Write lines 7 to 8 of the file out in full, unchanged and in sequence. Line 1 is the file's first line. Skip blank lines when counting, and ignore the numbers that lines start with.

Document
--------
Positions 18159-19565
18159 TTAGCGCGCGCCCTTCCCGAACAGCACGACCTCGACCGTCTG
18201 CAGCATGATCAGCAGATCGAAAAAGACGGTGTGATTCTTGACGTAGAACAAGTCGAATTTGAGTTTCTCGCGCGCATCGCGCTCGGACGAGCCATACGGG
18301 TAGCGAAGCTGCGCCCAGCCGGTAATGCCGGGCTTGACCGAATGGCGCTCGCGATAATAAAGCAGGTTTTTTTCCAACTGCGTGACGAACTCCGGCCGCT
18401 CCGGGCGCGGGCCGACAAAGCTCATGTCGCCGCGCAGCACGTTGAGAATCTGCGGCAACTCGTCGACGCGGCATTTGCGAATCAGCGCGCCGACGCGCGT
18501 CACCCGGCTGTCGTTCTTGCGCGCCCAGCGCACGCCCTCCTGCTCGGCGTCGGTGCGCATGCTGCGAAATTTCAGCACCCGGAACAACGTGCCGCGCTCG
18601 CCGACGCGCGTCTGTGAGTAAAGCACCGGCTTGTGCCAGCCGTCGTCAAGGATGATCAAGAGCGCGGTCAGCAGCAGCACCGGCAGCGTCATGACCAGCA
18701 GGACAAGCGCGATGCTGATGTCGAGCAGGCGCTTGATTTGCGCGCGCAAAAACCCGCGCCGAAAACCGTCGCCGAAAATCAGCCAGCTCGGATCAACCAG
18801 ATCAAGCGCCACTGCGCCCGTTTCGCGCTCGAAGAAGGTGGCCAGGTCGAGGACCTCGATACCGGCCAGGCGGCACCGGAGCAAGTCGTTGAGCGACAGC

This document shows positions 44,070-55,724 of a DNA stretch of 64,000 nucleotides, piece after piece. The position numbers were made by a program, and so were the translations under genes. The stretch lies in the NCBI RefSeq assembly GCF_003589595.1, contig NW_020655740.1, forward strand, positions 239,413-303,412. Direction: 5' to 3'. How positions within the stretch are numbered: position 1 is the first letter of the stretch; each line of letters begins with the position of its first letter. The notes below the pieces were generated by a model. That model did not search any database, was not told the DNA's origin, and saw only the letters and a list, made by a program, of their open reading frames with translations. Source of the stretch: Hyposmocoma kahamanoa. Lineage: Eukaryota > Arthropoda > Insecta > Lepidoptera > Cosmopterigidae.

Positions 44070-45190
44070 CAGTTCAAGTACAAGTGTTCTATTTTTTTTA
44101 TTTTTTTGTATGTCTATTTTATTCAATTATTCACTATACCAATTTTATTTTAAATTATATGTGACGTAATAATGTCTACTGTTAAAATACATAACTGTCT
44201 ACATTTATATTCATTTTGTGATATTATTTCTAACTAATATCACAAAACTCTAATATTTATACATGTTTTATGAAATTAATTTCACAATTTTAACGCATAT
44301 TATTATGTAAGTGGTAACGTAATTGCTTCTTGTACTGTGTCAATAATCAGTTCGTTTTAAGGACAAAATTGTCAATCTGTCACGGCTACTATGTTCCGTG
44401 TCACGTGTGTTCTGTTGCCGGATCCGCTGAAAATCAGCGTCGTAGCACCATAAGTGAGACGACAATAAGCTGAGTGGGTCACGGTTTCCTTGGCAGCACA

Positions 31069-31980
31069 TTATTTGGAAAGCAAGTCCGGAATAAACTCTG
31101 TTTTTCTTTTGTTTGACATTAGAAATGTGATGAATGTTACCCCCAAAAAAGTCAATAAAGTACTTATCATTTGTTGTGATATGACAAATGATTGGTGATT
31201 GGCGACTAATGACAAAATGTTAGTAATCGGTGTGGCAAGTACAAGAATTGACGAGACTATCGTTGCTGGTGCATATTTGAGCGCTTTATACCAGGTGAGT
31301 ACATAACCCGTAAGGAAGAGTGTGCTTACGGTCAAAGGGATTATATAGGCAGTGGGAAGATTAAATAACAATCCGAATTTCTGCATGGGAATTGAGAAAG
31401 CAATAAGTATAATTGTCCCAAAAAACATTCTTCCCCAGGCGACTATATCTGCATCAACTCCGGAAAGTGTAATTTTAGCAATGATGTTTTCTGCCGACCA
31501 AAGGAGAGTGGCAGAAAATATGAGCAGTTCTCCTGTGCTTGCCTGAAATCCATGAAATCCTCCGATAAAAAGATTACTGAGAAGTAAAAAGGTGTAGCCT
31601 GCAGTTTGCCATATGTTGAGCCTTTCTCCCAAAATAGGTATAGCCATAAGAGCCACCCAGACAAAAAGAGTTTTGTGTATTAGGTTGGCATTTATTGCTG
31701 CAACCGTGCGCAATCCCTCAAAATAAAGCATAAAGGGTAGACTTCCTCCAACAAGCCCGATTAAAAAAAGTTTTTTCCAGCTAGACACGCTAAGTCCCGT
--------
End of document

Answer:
18601 CCGACGCGCGTCTGTGAGTAAAGCACCGGCTTGTGCCAGCCGTCGTCAAGGATGATCAAGAGCGCGGTCAGCAGCAGCACCGGCAGCGTCATGACCAGCA
18701 GGACAAGCGCGATGCTGATGTCGAGCAGGCGCTTGATTTGCGCGCGCAAAAACCCGCGCCGAAAACCGTCGCCGAAAATCAGCCAGCTCGGATCAACCAG